GOEHR (b. 1932) Little Symphony op. 15 (1963) [28:04]
String Quartet No. 2 op. 23 (1967) [23:01]
Piano Trio op. 20 (1966) [19:49]
London Symphony Orchestra/Norman Del Mar;
Allegri Quartet; Orion Trio.
rec. 15 August 1964 (Little Symphony);
no details for other items. ADD
First issued on LP: Philips SAL 3497 (Little
Symphony); Argo ZRG 748.
original recordings made in association
with British Council.
LYRITA SRCD.264 [71:03]
Goehr like Birtwistle
studied with Richard Hall in Manchester.
He had been born in Berlin. His father
was the conductor Walter Goehr. In 1955
he also took lessons from Messiaen and
Yvonne Loriod in Paris. His music found
ready advocacy in the BBC during the
1960s and 1970s. However my impression
is that numbers of performances began
to fade after that.
His music has more
of a sense of roundedness and undulant
contouring than Birtwistle. Thus his
four movement Little Symphony proceeds
with a more articulated and curvaceous
progress than Birtwistle. The music
is dissonant but not to extremes and
there is certainly a grip on tonality
and a determined resolve. In the third
movement of the Symphony one can pick
up echoes of Nielsen’s Sixth Symphony.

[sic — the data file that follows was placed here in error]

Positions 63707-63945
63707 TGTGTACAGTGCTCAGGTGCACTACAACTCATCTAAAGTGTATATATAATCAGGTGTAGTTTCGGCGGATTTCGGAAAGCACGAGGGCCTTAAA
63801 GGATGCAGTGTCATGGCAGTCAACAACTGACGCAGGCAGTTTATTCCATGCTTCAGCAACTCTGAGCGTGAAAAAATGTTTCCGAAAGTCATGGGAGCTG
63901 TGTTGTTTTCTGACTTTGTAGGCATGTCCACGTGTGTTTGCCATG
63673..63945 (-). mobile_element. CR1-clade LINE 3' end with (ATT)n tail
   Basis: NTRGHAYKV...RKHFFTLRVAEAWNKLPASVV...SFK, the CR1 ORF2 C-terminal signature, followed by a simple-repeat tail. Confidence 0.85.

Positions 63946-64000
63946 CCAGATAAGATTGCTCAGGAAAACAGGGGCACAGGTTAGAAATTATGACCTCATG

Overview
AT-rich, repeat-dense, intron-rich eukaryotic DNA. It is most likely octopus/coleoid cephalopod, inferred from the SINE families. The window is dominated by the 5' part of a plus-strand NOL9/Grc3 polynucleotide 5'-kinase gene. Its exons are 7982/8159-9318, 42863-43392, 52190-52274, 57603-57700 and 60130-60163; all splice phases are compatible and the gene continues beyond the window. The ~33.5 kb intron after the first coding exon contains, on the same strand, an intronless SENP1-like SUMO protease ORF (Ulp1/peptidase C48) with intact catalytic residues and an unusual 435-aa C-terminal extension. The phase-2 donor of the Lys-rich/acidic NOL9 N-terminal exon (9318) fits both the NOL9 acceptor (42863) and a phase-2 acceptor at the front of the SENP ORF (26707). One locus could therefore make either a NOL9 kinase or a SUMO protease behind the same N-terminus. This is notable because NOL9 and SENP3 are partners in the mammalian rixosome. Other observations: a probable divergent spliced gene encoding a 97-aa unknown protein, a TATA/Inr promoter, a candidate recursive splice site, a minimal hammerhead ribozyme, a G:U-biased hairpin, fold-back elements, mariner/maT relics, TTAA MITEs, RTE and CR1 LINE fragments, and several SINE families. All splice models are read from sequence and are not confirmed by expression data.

The Little Symphony was written
in memory of the composer’s father.
It was premiered in York Minster in
July 1963 by the same forces as are
used for this recording.
Moving forward five
years we come to the more extreme String
Quartet No. 2 which was first performed,
again by the same forces as are used
here, in July 1967. It is in three movements
of dramatic music-making. Dissonance
is alive and kicking here but the vibrant
recording compensates with an intensely
engaging sound-image with depth and
breadth sufficient to unwaveringly engage
the mind and ears. The two movement
Piano Trio has keyboard writing that
evinces Goehr’s debt to Messiaen and
Loriod. It is also amongst the most
human and affecting of dissonant works.
The premiere was given by Yehudi Menuhin,
Hephzibah Menuhin and Maurice Gendron
at the Bath Festival in June 1966.
The satisfying notes
are by Lyrita regular Paul Conway.
Alexander Goehr’s music
is here presented with high production
values and commendable cultural commitment
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